Features and Reviews
Meet Les Soper
(Continuing our series on Rose Leaf Club members, Les Soper, one of our star performers, contributed the following musical autobiography)
My mother married a sailor...Well, not really! He was a career navy man who had joined at the age of eighteen, come up through the ranks, and who was in his eleventh year of service when they married in 1930. He planned to retire as a Chief Petty Officer in 1939 after twenty years of service. He would be thirty-eight years old. (He made Chief two years later. [It was a good plan.] Dad was gone most of the time, but his paycheck sustained the family during the depression years and Mother raised four of her five children pretty much alone.
I was born in 1931 and we came to Southern California in 1932. We lived in San Pedro and Long Beach in the 1930s. Dad did retire as planned and we moved to Maywood and Bell in East Los Angeles. We had him for two years. He was recalled to active duty in January 1942 to fight in World War II. Dad retired again in 1945.
Mother was a good musician and played piano and organ. All of her children were given music lessons. Three of us still perform and my sister and I are both music teachers. My sister is a violin teacher and I have been a piano teacher since 1958.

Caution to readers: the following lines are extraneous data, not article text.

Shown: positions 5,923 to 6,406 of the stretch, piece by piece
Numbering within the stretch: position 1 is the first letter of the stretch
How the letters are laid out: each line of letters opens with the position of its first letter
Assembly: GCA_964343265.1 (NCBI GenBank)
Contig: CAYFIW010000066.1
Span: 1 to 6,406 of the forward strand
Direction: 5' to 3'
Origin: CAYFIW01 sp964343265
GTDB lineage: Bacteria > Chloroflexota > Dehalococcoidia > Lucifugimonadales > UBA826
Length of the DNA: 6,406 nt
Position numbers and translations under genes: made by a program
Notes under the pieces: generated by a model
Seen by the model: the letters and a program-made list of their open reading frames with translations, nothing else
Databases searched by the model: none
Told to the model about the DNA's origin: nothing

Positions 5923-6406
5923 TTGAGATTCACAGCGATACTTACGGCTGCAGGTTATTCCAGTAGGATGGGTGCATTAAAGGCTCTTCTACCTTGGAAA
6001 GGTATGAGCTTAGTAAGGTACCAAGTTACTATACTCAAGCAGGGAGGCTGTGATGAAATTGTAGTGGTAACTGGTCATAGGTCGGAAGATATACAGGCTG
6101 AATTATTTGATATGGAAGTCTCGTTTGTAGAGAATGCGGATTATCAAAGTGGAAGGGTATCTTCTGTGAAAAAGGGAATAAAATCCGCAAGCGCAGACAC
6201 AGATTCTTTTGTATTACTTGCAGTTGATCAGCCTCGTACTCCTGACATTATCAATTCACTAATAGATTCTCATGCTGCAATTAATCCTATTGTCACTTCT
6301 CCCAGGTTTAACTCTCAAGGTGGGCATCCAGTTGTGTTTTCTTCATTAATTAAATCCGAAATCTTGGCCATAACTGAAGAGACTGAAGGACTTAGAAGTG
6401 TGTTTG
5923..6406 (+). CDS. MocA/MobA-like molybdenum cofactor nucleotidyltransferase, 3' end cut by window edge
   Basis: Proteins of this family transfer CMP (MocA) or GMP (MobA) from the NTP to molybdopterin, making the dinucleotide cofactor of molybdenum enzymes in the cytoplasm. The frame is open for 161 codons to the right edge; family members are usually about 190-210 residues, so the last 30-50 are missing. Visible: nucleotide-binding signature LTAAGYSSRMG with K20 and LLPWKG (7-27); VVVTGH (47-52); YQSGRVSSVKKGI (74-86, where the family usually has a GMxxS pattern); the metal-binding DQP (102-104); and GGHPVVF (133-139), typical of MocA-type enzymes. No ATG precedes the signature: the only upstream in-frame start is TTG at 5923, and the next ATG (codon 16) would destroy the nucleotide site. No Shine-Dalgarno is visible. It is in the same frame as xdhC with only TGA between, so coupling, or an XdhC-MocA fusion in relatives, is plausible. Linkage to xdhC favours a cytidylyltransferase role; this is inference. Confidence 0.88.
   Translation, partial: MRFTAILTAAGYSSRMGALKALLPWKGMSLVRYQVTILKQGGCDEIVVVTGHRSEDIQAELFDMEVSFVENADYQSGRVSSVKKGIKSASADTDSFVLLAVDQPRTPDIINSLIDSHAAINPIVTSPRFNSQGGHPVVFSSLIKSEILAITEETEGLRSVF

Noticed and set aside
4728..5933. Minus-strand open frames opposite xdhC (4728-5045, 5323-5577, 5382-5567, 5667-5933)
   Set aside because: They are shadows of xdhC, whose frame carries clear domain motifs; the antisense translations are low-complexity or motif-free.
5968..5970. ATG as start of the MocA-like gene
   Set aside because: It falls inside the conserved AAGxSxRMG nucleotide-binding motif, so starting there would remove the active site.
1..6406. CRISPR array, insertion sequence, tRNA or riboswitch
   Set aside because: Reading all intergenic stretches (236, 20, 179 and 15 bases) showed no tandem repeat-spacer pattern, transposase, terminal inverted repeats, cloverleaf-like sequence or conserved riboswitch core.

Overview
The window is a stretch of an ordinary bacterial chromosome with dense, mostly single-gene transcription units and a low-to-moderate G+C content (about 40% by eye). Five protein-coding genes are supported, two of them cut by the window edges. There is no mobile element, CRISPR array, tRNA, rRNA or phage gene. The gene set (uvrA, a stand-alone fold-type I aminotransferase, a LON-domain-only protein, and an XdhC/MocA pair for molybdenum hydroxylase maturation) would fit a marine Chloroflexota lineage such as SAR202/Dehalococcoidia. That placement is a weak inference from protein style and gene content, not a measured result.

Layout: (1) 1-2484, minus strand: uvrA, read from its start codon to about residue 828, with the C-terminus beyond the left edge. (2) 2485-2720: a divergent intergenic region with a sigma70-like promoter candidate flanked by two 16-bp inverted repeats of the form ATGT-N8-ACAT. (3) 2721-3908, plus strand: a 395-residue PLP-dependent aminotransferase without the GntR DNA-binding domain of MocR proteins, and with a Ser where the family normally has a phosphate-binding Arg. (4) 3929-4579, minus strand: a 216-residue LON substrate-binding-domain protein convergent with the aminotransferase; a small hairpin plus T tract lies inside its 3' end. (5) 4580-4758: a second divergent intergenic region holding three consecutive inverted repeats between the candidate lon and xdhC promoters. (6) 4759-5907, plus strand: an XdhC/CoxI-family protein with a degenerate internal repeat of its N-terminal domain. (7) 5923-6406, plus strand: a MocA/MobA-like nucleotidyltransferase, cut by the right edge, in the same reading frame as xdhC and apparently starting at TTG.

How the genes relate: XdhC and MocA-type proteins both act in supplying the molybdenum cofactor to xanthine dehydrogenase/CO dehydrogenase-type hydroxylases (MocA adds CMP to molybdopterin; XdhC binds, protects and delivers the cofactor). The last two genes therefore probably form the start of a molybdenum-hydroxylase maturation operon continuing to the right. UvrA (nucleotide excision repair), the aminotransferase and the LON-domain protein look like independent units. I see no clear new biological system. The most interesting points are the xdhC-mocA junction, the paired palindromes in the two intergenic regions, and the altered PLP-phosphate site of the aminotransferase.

Our mother had been raised in a religious household and her faith sustained all of us through some very difficult times. I became a church organist at age sixteen and I had seventeen years of piano training when I accepted a call to do missionary work in North Carolina and Virginia at age nineteen. I spent six months of that mission as accompanist for a 12-man missionary chorus that toured the two states. We sang in schools, churches, clubs, and local radio stations. In North Carolina I met the young woman who would later become my wife.
When I returned home, I was inducted into the Army for two years. The Korean War ended shortly after basic training and I was sent to school in New Jersey. I courted and married my wife, Florine, during that time.
Florine and I attended Brigham Young University in Utah for many years and we both graduated with Masters Degrees in education. Florine taught elementary and I had choral music programs in jr. and senior high school. Our two boys were born during our college years.
We were recruited to teach in Simi Valley, California in 1966 and we both worked there until retirement. I developed a choral music program in a three year Junior High School that flourished for 26 years. Florine acquired a second Master's Degree in Library Science from USC and became a librarian. We purchased our first home in Simi Valley and we still live there.
I have always been much involved in church activities. Much of the time has been in music. Being an organist, choir director, or accompanist has always been a part of my life and I am grateful for it.